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Jordan v. Williams

United States District Court, W.D. Tennessee, Eastern Division

January 2, 2020




         On September 30, 2019, Magistrate Judge Jon A. York filed his report and recommendation that the pro se complaint filed by Plaintiff Jackqueline M. Jordan in this matter should be dismissed sua sponte under Fed.R.Civ.P. 8 and 12(b)(6). (ECF No. 15.) As noted by Magistrate Judge York, the complaint was filed under 42 U.S.C. § 1983 and identifies Deon Williams and Maple Rice as defendants. Plaintiff filed a one page, two paragraph objection on October 16, 2019 (ECF No. 16), and a motion to amend her complaint. (ECF No. 17.) On December 3, 2019, the Magistrate Judge recommended that the motion to amend be denied. (ECF No. 19.) Plaintiff has not filed any objections to this report and recommendation.

         For the reasons set forth below, the report and recommendations are ADOPTED in their entirety, and the motion to amend is DENIED.

         Objections to First Report and Recommendation

         If a party objects within the allotted time to a Report and Recommendation, as did Plaintiff, the Court “shall make a de novo determination of those portions of the report or specified proposed findings or recommendations to which objection is made.” 28 U.S.C. § 636(b) (1); see also Fed. R. Civ. P. 72(b). However, parties must file specific objections. “[T]he filing of vague, general, or conclusory objections does not meet the requirement of specific objections and is tantamount to a complete failure to object.” Cole v. Yukins, 2001 WL 303507 *1 (6th Cir. March 19, 2001) (citing Miller v. Currie, 50 F.3d 373, 380 (6th Cir. 1995)).

         In the present case, the Magistrate Judge recommended that the complaint be dismissed because Plaintiff alleged no facts showing that Defendants were state actors or acting under color of state law when they allegedly deprived her of a constitutional or federal statutory right. Therefore, she could not establish a claim under 42 U.S.C. § 1983.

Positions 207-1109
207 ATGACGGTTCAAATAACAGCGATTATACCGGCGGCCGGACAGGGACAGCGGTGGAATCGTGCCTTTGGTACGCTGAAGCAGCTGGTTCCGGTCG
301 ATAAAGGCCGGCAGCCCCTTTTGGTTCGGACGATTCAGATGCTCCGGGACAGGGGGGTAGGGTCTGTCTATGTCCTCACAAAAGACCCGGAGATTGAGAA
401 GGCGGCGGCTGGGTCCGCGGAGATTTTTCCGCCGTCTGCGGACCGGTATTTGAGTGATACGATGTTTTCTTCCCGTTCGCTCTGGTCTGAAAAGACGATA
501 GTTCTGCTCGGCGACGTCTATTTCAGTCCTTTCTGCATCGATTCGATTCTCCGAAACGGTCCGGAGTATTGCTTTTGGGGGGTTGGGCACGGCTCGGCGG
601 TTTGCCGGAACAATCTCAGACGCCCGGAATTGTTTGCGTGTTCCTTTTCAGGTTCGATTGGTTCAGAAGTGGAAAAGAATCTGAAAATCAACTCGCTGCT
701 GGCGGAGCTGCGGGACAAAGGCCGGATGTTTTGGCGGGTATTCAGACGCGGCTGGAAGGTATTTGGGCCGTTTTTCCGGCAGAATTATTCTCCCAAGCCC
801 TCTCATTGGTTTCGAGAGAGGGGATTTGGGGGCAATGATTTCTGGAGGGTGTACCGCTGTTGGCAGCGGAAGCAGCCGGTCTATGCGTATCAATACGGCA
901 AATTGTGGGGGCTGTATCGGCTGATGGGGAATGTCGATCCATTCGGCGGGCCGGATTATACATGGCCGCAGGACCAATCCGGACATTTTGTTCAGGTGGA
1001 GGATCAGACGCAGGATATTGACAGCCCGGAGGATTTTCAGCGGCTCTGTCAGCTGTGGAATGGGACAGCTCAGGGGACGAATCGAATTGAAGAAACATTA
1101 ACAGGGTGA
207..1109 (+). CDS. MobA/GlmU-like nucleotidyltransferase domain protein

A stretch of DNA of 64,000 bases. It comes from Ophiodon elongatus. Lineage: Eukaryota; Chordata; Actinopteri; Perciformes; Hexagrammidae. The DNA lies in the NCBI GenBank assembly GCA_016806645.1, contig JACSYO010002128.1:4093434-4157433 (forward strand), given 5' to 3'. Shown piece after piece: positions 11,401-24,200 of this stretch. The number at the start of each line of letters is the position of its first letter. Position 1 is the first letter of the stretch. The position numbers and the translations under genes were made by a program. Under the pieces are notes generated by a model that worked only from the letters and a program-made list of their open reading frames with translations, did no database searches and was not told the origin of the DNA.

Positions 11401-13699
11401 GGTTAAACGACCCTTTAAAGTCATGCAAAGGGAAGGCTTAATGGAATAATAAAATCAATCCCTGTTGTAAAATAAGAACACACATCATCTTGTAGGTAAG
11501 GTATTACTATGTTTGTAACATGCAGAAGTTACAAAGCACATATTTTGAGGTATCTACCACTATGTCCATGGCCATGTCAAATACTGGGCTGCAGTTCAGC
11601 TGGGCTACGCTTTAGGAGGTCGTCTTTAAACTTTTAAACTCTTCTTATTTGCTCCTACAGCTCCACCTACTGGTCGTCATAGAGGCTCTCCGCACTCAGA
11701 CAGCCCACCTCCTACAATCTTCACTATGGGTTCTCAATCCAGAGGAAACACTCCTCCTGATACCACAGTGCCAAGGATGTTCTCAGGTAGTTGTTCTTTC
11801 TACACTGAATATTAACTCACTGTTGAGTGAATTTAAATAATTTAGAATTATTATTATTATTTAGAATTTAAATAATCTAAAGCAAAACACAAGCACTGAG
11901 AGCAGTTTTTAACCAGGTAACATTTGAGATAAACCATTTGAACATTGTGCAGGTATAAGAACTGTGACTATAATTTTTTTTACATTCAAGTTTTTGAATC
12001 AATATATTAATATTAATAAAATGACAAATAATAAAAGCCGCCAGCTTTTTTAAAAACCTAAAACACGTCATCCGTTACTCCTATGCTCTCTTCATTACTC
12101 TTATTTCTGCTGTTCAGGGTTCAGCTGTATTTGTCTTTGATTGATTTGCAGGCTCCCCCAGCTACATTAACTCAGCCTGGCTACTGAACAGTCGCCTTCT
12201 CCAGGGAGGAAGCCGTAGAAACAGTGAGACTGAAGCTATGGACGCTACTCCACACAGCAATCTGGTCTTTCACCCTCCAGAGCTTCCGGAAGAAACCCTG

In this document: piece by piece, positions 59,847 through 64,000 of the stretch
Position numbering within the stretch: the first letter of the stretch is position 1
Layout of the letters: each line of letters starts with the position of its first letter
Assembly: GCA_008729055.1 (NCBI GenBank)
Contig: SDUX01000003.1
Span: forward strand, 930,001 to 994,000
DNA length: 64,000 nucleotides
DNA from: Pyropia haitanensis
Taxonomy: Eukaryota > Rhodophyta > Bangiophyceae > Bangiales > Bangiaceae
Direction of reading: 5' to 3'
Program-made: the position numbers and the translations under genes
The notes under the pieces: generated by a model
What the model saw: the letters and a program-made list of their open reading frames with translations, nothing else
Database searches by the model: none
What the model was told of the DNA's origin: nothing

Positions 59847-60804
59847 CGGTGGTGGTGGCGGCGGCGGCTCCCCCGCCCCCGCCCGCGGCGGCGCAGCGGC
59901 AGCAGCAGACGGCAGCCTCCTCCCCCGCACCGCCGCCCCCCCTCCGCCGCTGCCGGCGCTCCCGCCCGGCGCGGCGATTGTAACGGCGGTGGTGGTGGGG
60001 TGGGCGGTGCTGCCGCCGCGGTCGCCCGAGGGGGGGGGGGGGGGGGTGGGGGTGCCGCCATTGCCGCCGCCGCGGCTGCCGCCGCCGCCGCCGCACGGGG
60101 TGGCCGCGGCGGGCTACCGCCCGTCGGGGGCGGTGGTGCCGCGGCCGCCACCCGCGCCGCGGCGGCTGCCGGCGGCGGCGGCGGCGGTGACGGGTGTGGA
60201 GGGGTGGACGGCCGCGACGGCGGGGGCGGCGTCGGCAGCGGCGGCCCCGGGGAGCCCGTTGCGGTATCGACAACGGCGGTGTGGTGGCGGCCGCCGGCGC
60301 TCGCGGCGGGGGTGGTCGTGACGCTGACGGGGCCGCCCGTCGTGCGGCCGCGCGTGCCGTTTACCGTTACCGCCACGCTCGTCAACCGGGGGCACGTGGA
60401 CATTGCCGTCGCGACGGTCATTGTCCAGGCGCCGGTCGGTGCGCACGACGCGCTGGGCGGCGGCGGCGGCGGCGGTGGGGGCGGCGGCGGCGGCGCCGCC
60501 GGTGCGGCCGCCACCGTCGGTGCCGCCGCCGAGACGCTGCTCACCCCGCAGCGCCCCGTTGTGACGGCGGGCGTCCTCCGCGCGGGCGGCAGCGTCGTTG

Plaintiff has made no specific objections to the Magistrate Judge's report. Because a “general objection to the entirety of the magistrate's report has the same effects as would a failure to object, ” Howard v. Sec'y of Health and Human Services, 932 F.2d 505, 509 (6th Cir. 1991), the Court denies Plaintiff's objections.

         Motion to Amend the Complaint

         Plaintiff seeks to amend her complaint to allege that Defendants Deon Williams and Maple Rice are state actors and/or acting under color of state law so as to establish a violation of § 1983. She alleges that Williams is employed by Lighthouse Mission Ministries as the coordinator for Safe Harbor of Memphis. According to the website for Lighthouse Mission Ministries, “The Lighthouse is a Christian ministry in Memphis, Tennessee, offering Christian counseling and other services to those who are homeless, recovering from a drug or alcohol addiction, or recently released from prison.”[1] It is also described as a “small, independent church.” Safe Harbor of Memphis is a “faith-based recovery support services program.”[2] The goal of the program is “to provide its clients with so much more than food and shelter-we strive to make a lasting difference through group and pastoral counseling, life building classes, and finding them permanent employment which provides stability once they leave [] care.”